Sep 5, 2023 - Economy

Messi drives big boost for Apple's MLS streaming service

U.S. signups to Apple's MLS Season Pass
Data: iTunes; Chart: Tory Lysik/Axios Visuals

Lionel Messi's debut for Inter Miami sparked the biggest single-day subscription increase ever for Apple TV's MLS streaming service, according to new data.

Why it matters: Live sports rights — especially when they involve a superstar athlete — can help lure subscribers to streaming services that have so far mostly invested in on-demand entertainment.

  • Apple, which holds exclusive rights to air MLS games in the U.S., is getting a big boost from Messi's decision to join an MLS team.

Details: Data from Antenna, a streaming measurement company, shows that Apple added 110,075 sign-ups for MLS Season Pass on July 21. That's up from the roughly 5,400 sign-ups it saw on average per day for the week prior.

  • The tech giant added another 65,000 sign-ups days later on July 25, when Messi played his second game with the team and scored two goals in the first 22 minutes.
  • The numbers were first reported by the Wall Street Journal.

Catch up quick: Apple inked a 10-year, $2.5 billion deal with MLS to offer the league's streaming service.

  • MLS Season Pass is separate from the tech giant's main streaming service, though Apple TV+ gets a small discount.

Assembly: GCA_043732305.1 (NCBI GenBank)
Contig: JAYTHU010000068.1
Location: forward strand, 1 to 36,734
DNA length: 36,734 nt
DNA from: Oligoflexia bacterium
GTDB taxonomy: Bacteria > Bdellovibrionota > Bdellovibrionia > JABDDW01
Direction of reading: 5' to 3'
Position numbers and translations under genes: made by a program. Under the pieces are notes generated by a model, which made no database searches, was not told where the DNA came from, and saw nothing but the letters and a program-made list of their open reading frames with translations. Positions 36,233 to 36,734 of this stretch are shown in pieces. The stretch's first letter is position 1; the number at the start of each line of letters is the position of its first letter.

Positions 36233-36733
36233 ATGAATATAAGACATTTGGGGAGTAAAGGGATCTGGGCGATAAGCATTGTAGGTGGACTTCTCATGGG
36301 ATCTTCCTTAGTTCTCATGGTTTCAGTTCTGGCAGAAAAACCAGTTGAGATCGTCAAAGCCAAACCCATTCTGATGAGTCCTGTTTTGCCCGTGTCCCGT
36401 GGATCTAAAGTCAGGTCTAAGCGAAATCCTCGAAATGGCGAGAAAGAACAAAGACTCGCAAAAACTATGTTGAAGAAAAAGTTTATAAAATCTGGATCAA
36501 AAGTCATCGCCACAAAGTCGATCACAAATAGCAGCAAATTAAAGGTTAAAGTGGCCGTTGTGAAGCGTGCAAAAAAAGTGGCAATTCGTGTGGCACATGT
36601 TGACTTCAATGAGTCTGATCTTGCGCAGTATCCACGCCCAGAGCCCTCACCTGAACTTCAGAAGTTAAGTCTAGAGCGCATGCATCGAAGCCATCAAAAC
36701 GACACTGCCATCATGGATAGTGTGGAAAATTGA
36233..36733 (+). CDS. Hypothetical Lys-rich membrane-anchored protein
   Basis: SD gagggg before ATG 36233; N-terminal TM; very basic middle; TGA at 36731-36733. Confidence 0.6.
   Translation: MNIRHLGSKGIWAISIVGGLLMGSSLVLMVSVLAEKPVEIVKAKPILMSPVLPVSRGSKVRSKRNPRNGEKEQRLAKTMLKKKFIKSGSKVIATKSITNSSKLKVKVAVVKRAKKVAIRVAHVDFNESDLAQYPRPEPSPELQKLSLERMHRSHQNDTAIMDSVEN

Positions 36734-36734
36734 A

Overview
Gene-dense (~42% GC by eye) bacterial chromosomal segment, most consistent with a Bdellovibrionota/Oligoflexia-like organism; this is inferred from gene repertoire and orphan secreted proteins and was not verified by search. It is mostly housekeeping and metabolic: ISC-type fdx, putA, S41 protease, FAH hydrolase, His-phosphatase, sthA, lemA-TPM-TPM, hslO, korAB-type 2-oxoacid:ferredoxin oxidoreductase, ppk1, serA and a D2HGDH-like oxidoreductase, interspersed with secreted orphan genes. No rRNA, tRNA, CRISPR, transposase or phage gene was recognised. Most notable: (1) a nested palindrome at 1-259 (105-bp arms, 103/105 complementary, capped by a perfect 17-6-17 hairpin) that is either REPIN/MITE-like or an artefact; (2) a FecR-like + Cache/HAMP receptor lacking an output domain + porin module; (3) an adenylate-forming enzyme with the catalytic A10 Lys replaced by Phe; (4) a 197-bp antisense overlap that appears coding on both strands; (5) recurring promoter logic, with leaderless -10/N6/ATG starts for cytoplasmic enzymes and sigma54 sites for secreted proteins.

The big picture: Subscription streamers are exploring ways to add more live sports to their services, as more TV viewers ditch their expensive cable packages for cheaper streaming alternatives.

  • Warner Bros. Discovery plans to simulcast live MLB games on its cable networks and on its service Max in October, CNBC reported last month.
  • Netflix plans to debut its first live sporting event, a live celebrity golf tournament, this November.

What to watch: For now, most major entertainment streaming services, aside from Netflix, aren't profitable.

  • Investments in live sports could help boost subscriptions, but live programming rights are getting pricier as competition from Big Tech firms intensifies.
  • For entertainment companies looking to invest more in streaming sports while also making a profit, striking the right balance between airing games digitally versus traditional television will continue to be tricky.
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